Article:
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Mental Wellbeing

We Care About Mental Wellbeing

Mental illness is tragically on the rise in Australia, particularly among teenagers.

Some of the main drivers that have been identified are social media, bullying, and the pressure to excel academically in an increasingly competitive world. This is more prevalent in some communities than others.

Regardless of the underlying causes, we at Elite Tutoring College understand the pressures that our students are under today. And we realise how easily these can trigger debilitating mental conditions such as depression and anxiety.

Sure, school results are important, but health is far more important. So we take mental wellbeing very seriously, and we recommend the following advice and resources to all of our students:

1. REACH OUT to Someone

If you fell over and broke your leg, would you want to keep it to yourself?

Well, mental illness is no different. It's nothing to be ashamed of or afraid of. You would be surprised how many people have been touched by mental illness in some way, either directly or through a loved one. Far more than you would realise.

The message we send to all our students is that if you're not OK, don't be afraid to reach out to someone. You probably feel very alone, but trust us, you're not!

2. Get HELP

Sadly, more than half of Australians who are suffering from depression never even seek help. There are several reasons for this:

  • They don't believe they can get better.
    This is typical depressed thinking, and it's very unrealistic. The truth is that the prognosis for recovery in the vast majority of cases is excellent.
  • They believe it's something they just have to live with.
    Because depression and anxiety are so-called "mood" disorders, and moods are meant to change, sufferers sometimes fall for the belief that they're just part of life. Depression and anxiety are no more "something to live with" than say diabetes or a broken leg. They're conditions with a medical basis that are very treatable.
  • They're embarrassed or afraid of being discriminated against.
    Sadly, mental illness does still suffer from some stigma, even in a country as progressive as Australia. That's rapidly changing, however. This stigma stems largely from fear of the unknown, but given that one in five Australians experience a mental illness in any year and almost half of all Austrlians will experience a mental illness in their lifetime, awareness and acceptance is becoming more and more widespread.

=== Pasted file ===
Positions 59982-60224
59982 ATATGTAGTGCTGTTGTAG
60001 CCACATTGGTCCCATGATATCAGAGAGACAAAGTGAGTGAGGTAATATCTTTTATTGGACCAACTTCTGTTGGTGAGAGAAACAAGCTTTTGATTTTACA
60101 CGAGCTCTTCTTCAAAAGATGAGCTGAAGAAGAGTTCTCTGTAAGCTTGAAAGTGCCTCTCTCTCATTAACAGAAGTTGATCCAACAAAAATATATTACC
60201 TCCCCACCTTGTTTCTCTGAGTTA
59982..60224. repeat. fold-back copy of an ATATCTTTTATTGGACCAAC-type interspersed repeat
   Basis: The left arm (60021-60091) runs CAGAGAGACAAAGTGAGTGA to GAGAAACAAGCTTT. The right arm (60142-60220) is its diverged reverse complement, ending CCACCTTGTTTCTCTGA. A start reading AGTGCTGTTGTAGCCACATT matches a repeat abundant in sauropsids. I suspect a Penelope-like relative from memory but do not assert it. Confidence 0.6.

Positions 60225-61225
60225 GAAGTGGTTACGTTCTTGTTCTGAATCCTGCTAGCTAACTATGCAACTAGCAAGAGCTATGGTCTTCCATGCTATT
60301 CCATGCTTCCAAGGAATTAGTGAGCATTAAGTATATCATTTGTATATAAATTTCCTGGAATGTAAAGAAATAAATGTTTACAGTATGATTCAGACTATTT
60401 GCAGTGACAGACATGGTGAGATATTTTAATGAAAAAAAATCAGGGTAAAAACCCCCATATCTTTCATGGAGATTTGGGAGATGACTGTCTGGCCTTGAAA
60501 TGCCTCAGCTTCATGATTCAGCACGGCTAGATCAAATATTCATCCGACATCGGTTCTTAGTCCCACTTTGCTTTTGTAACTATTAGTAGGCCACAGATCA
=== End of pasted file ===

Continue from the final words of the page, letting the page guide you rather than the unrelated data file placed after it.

• They fear the treatments.
    Unfortunately, there is much misinformation in the media and the public as a whole surrounding treatments for depression and anxiety, and this gives rise to unfounded fears. The truth is that there is a wide diversity of excellent treatment options available, and every sufferer has a say in choosing which they feel most comfortable with.

The first course of action for anyone suffering from depression and/or anxiety is to get professional help without delay. This would start with a consultation with your family GP. The myth that all doctors will just "throw pills at you" is untrue. A good physician will take the time to discuss your issue with you in depth, before either prescribing an initial treatment for you or referring you to an appropriate specialist.

3. Make Use of Online Mental Wellbeing Programs

The Black Dog Institute BITE BACK Program is a self-guided online wellbeing and resilience program for young people aged 13 to 16 years old. Evidence shows that using BITE BACK can decrease symptoms of depression and anxiety and increase wellbeing. This is a great 6-week program that you can work through yourself for as little as 30 minutes per week.

This Way Up is part of the Clinical Research Unit for Anxiety and Depression (CRUfAD) - a joint facility of St Vincent's Hospital and the University of NSW, and provides evidence-based, internet-delivered Cognitive Behavioural Therapy (iCBT) programs. Their website offers self-help and web-based support programs for the treatment of anxiety disorders and related mental health conditions.

4. LEARN MORE About Your Condition

The more you learn about your condition, the less you will fear it and the less power it will therefore have over you.

Also, mental health issues are unique in that unlike other medical health conditions, each case is very individualised. So there's no one-size-fits-all treatment for every sufferer. With increasing knowledge therefore, you'll be able to work more effectively alongside your professional healthcare provider to treat your specific case successfully.

On the left side of this page (or the top, on mobile devices) is a collection of links to useful resources that will help you to familiarise yourself with and understand your condition, or to ask for help.

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